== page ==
Back in the Public Forum: Guns in National Parks

[Wednesday April 30, 2008] Secretary of the Interior Dirk Kempthorne proposed on Wednesday to allow concealed weapons in national parks and wildlife refuges on the condition that the gun owner has a valid permit for a concealed weapon in the state where the park or refuge is located. For Yellowstone and Grand Teton national parks this means that people with Wyoming permits will be able to leave handguns where they usually conceal them. Currently all national parks operate under a 25 year old regulation that weapons must be unloaded and stored in non-visible locations – typically the trunk of a car. This proposed change in regulation now has 60 days for public comment.

Permits for concealed weapons are not handed out like popcorn, of course, and all states where it is permitted – Wyoming included – have state laws governing the practice. For example, Wyoming’s concealed weapon permit applies only to handguns. Concealed hunting rifles or other ordnance is not covered. There is a long list of places where even with a Wyoming permit concealed weapons are not permitted, such as bars (places where alcohol is sold), churches, schools, and courtrooms. The list of requirements for a permit holder is lengthy, about twenty items including safety training certification, fingerprinting, and fee ($50 in 2008). Wyoming has a population of about 500,000; typically up to 4% carry concealed weapons, which would be about 20,000 in Wyoming. Non Wyoming residents are not elligible for a permit.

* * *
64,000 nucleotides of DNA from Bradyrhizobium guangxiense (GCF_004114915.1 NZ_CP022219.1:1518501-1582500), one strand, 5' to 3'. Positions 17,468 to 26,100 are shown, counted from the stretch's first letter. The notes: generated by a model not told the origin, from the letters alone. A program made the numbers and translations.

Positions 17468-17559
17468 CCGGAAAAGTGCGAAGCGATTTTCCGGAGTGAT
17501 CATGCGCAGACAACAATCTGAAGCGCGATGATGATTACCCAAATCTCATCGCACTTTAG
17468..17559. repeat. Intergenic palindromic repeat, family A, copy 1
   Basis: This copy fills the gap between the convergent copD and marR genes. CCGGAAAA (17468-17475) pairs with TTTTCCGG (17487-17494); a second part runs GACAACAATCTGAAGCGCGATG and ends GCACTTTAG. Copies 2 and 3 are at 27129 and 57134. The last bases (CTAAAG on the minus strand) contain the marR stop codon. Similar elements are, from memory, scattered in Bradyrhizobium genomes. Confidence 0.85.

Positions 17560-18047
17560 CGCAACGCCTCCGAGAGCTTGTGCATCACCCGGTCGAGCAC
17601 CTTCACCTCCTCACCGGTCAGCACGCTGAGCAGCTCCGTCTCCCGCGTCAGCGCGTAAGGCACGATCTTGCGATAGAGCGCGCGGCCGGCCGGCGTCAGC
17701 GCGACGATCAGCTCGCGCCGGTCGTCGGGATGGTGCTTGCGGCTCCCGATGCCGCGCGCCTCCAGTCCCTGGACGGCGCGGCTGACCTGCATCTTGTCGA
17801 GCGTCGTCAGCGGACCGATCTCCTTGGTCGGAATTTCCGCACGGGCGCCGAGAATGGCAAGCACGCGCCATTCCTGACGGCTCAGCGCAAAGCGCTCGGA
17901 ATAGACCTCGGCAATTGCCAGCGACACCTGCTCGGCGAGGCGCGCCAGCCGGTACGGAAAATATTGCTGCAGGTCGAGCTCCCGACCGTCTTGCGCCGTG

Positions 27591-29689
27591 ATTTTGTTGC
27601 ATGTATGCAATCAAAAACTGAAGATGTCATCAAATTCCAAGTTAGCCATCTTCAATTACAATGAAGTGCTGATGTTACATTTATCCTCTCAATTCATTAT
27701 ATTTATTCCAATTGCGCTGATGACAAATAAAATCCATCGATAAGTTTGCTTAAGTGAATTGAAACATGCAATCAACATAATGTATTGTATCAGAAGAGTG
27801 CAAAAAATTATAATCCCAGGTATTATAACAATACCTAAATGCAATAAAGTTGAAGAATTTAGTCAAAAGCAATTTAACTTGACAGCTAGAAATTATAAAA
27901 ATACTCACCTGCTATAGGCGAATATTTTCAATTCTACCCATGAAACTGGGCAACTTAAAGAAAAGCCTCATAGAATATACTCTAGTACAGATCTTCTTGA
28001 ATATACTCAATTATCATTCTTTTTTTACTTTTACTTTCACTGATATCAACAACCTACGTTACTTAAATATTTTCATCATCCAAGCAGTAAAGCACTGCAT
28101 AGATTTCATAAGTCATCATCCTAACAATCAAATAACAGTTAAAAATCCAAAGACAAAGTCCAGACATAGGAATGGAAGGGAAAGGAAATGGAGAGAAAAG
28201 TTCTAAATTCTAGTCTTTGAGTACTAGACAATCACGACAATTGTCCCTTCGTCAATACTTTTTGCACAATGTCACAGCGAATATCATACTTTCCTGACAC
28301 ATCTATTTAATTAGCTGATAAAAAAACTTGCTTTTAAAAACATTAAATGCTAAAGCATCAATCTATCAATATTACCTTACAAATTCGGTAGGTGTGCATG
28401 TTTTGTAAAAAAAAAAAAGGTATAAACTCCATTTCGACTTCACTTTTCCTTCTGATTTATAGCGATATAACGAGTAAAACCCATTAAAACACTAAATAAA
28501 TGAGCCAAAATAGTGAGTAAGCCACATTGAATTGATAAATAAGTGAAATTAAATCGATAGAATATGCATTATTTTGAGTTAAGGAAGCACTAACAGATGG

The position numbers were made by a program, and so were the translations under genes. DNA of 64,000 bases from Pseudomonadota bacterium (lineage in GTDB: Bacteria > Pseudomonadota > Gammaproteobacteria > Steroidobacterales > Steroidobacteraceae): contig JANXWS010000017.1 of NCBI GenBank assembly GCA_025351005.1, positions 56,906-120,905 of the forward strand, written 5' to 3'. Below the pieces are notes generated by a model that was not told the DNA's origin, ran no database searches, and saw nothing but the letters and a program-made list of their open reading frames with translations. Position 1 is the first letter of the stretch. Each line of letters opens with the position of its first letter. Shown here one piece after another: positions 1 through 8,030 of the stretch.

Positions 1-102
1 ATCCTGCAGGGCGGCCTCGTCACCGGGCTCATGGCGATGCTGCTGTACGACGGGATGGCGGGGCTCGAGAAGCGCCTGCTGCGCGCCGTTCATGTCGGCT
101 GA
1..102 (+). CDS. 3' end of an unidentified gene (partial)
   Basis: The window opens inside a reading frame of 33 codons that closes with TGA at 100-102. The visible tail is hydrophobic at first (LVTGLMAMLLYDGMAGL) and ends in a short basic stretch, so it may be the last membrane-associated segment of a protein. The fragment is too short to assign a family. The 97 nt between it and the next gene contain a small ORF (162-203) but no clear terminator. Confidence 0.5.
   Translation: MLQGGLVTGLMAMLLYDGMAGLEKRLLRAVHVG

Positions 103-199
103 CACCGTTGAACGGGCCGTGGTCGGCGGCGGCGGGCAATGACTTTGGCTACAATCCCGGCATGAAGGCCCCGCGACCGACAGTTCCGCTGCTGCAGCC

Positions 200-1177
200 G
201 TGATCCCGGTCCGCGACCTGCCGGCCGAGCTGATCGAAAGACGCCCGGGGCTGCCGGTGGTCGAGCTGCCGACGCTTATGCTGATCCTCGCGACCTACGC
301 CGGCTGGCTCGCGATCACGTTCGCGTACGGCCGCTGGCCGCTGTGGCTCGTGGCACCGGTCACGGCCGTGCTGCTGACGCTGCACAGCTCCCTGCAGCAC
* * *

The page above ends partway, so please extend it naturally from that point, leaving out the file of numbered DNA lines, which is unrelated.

Wyoming will honor valid permits from other states, providing there is reciprocity, so that currently only 23 of the fifty states are recognized. Of course, the laws regarding concealed weapons are different state to state, so the details (such as the types of weapons which may or may not be concealed vary) may be important. It’s unclear whether these reciprocity agreements will also be honored in the national parks, or whether the  park rangers, who are federal agents, will have appropriate jurisdiction to determine which of the state licenses are valid. Another wrinkle for Yellowstone is that part of its territory is also in the states of Montana and Idaho.

If this sounds like enforcement of concealed weapons requirements might be complicated, it just might be. This is a major reason why the change in park regulations is opposed by the Association of Park Rangers, the U.S. Park Ranger Lodge of the Fraternal Order of Police, and the Coalition of National Park Retirees, whose spokesman Bill Wade said, “This proposed regulation increases the risk to visitors, employees, and wildlife rather than reducing it.”

It is difficult to point to a problem solved by the proposed regulation. The need for personal defense against crimes involving weapons in national parks, and especially those in Wyoming, is almost non-existent. It will be more convenient for permit holders, as it will not be necessary to stow handguns when entering the park; but for the rifle hunters and local residents without permits, unloading and stowing will still be required. Of course, the origin of the new regulation does not come from a pressing need in the parks, but from the Congressional delegation of gun supporters who have found this to be a useful and symbolic issue to keep before the public eye.

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